SREMI Research Chair

Dr. Jacques Lee

Jacques Lee headshot

The impact of the inaugural SREMI Research Chair in Geriatric Emergency Medicine continues to grow. As highlighted below, SREMI’s support for the Research Chair has enabled the expansion of crucial research into social isolation and loneliness, using powerful basic science techniques like metabolomics to better understand delirium, the incorporation of technology and artificial intelligence to improve outcomes for older people who need emergency care and new national and international mentorship and collaborations.

Social Isolation and Loneliness

Social Isolation and Loneliness contributes to 45,000 deaths per year in Canada and continues to be one of the largest social determinants of health for which there is no commonly accepted treatment. Dr. Lee is leading a team of dedicated, bright research assistants and volunteers to implement and test an intervention to combat social isolation known as HOW-RU? (HOspitals WoRrking in Unison). HOW-RU? connects lonely older people discharged from the ED with hospital volunteers.

As of October 2023, the study has screened over 4,000 older people and enrolled 89% of the required participants, with completion of enrollment anticipated by the end of 2023. Recently, University of Ottawa medical student Jacky Lee completed over 120 qualitative interviews to understand participants’ experience with the HOW RU? interventions, and to learn was to improve the intervention.

Results should be available by March 2024. If the results are successful as anticipated, the HOW RU intervention offers great promise as a low-cost, scalable intervention that can be expanded to 90% of Canadian hospitals that have volunteer services.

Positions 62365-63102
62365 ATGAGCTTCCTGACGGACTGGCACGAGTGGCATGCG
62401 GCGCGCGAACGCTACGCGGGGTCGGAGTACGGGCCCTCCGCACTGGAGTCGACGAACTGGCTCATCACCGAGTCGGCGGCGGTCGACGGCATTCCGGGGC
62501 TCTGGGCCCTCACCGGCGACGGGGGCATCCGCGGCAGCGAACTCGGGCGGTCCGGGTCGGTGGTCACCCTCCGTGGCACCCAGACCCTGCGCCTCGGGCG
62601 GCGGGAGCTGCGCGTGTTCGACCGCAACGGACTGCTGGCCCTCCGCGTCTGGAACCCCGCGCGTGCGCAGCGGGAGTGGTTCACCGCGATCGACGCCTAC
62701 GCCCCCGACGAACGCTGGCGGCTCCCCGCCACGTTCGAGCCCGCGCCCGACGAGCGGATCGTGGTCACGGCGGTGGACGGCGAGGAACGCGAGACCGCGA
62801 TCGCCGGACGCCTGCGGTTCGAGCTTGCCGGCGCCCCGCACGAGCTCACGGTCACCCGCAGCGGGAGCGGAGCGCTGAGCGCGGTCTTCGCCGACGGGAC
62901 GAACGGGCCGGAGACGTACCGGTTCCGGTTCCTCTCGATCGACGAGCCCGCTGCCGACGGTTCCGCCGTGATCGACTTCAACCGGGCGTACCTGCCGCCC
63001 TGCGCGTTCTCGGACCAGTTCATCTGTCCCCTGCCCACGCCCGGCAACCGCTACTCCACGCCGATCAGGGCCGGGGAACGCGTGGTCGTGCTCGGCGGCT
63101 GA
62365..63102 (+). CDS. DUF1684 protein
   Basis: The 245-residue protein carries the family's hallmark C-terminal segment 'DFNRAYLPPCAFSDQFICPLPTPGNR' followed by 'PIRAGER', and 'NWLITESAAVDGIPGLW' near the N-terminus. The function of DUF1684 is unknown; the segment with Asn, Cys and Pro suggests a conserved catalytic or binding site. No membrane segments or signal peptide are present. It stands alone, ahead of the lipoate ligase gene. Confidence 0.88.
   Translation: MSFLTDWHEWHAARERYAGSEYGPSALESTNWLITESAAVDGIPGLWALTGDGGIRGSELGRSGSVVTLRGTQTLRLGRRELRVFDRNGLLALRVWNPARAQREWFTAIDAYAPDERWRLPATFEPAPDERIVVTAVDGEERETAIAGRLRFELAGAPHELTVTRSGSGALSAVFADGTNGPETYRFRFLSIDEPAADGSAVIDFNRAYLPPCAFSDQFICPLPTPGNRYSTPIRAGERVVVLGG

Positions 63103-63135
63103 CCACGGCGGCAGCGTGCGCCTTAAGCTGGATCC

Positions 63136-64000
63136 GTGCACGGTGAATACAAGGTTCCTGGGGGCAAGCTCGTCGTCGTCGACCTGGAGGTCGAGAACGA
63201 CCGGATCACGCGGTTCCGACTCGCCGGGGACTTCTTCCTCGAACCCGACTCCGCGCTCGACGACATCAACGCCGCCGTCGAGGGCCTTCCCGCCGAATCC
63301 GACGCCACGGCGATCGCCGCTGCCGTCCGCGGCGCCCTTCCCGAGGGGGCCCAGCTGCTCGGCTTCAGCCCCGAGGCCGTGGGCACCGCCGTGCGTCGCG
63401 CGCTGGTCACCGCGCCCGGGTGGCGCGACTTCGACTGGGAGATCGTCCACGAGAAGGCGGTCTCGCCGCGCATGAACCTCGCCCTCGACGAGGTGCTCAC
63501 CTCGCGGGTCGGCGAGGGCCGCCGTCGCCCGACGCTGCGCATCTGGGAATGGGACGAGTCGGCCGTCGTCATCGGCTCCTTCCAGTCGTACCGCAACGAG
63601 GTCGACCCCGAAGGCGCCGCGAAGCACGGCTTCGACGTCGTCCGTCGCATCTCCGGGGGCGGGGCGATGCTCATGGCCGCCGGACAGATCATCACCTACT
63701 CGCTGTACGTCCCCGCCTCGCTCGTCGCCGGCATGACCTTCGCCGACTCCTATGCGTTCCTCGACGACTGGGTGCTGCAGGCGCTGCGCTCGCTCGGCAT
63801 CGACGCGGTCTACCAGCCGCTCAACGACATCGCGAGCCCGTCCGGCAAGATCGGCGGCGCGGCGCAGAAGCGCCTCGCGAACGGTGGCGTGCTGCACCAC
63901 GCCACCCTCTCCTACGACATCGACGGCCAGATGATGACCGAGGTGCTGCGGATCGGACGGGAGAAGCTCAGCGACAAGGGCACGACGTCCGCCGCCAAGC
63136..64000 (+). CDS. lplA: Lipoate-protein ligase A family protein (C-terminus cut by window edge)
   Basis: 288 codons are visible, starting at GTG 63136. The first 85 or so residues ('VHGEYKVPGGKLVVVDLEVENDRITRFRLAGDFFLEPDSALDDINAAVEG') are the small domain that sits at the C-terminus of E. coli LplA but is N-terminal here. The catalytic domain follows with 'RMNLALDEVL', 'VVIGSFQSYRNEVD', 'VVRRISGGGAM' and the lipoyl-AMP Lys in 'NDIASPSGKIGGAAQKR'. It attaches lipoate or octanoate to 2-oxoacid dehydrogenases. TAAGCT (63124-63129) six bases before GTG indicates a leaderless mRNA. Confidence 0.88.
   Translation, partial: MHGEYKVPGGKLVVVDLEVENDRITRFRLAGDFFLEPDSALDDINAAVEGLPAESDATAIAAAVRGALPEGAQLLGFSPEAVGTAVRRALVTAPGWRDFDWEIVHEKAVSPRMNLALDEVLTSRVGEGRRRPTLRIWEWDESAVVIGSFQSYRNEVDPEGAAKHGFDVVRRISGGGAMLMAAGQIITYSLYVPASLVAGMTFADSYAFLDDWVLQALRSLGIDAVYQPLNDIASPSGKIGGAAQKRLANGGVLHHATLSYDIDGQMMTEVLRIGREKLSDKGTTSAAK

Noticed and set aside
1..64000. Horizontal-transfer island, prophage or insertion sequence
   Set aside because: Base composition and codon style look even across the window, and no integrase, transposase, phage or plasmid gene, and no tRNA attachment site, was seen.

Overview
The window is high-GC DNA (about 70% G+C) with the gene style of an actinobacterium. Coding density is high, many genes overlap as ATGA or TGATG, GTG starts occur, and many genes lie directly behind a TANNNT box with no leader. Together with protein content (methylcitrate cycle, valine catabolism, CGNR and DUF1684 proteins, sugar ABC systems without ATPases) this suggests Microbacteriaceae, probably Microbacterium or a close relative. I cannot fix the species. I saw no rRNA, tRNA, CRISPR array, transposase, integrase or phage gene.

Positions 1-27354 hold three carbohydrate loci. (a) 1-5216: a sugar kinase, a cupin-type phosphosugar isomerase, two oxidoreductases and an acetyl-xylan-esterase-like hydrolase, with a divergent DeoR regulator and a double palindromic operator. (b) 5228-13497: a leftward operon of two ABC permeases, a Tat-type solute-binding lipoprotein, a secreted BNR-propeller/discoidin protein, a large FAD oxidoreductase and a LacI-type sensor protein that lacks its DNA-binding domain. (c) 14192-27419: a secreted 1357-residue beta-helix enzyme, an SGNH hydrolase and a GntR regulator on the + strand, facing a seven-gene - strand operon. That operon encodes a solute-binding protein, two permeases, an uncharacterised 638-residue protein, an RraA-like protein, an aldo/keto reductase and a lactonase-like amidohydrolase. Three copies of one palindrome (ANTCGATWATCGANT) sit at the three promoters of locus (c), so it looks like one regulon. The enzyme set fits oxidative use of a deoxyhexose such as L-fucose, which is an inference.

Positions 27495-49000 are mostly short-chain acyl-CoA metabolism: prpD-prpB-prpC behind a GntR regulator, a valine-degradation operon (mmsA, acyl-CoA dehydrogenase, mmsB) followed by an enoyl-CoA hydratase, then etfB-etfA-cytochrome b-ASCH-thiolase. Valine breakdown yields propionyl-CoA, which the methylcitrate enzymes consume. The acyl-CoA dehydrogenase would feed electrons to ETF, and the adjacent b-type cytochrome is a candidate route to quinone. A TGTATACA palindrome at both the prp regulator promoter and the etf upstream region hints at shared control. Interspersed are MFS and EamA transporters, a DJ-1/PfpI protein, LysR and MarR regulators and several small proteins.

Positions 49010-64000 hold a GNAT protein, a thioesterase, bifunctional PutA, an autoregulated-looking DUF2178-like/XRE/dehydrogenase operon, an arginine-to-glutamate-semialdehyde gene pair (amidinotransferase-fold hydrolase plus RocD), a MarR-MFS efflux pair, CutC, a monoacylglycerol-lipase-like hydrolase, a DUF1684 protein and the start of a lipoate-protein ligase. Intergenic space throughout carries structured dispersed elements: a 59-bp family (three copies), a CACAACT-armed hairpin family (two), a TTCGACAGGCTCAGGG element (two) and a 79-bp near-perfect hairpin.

Ongoing Research and New Directions

Dr. Lee’s main research focus is delirium, a poorly understood and deadly condition that most affects older people. After 400 years, the underlying processes in the brain that lead to delirium are still not understood. Over a decade, Dr. Lee develop a network of hospitals across Canada that have the capacity to conduct research on older ED patients. With this network and an $850,000 grant from the Canadian Institutes of Health Research, over the next 5 years Dr. Lee and his team will conduct fundamental research on what happens in the brains of older people when they develop delirium. Having enrolled 40 pilot patients at one center in 2023, enrollment will expand to 3 centers by March 2024, with a final goal of 610 participants by the end of the 5 years. This study has the potential to develop a simple urine test to detect impending delirium in older people with hip fractures, as well as providing fundamental insights into the pathophysiology of delirium that may provide novel treatments and prevention strategies.

Training the Next Generation of Leaders

Dr. Lee supervised Sara Corvinelli, who completed her MSc. thesis in July 2023. Delirium can be classified as “hyperactive delirium”, characterized by agitation and restlessness, and “hypoactive delirium” marked by excessive sedation and difficulty arousing patients. Ms. Corvinelli’s thesis examined tools to measure these two subtypes of delirium and she discovered important inconsistency with these tools that brings previous research into question. Ms. Corvinelli is continuing her research with the goal of developing better measurement tools.

2022 Grant Innes Award

International Collaboration and Mentorship

The SREMI Research Chair has allowed Dr. Lee to serve as a global resource to foster research in older people needing ED care. With new mentees and collaborators in Australia, the US, Ireland, Singapore and Ethiopia, Dr. Lee is guiding new investigators to help develop important and feasible research projects that will have local and global impact.​